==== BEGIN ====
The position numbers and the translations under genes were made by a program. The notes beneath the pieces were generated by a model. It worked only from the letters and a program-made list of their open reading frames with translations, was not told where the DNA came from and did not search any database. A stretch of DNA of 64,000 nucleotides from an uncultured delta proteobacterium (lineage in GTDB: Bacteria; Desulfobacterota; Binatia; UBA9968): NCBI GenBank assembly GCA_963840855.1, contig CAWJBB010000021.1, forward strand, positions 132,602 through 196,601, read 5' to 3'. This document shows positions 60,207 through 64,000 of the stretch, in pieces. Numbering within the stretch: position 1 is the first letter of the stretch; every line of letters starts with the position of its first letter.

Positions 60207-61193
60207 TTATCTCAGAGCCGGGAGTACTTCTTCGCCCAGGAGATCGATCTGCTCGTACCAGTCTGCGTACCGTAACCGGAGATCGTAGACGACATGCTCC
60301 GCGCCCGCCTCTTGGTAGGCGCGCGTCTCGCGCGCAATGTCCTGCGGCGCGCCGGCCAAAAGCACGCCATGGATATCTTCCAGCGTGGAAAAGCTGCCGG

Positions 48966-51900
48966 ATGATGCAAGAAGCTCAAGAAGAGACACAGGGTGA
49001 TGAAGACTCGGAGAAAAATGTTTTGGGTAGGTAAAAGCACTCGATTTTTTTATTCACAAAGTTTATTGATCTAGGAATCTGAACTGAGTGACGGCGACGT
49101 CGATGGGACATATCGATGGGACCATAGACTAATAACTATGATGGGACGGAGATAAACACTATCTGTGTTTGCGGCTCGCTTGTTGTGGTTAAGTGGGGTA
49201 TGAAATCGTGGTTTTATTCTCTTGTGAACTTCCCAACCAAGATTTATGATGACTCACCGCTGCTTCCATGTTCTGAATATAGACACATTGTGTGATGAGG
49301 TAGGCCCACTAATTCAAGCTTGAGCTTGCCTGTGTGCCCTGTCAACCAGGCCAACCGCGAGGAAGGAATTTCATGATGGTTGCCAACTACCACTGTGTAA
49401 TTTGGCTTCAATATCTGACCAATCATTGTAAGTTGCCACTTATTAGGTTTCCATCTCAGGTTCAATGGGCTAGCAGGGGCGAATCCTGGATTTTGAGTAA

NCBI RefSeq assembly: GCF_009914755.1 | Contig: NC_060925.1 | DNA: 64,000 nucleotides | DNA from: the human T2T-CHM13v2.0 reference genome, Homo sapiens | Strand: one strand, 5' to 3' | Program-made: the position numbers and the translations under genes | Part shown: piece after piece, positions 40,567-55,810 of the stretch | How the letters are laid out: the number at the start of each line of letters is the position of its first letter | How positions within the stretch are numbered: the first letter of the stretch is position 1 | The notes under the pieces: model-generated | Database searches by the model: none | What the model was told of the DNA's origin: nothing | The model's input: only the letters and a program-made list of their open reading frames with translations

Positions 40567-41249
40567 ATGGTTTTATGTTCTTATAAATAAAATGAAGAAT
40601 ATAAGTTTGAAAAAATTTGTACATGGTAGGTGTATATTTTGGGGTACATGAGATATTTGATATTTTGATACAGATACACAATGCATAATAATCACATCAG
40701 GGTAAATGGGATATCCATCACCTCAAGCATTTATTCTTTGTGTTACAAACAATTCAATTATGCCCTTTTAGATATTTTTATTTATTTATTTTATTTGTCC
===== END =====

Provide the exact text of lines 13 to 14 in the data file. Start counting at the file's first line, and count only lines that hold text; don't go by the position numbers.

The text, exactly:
Positions 40567-41249
40567 ATGGTTTTATGTTCTTATAAATAAAATGAAGAAT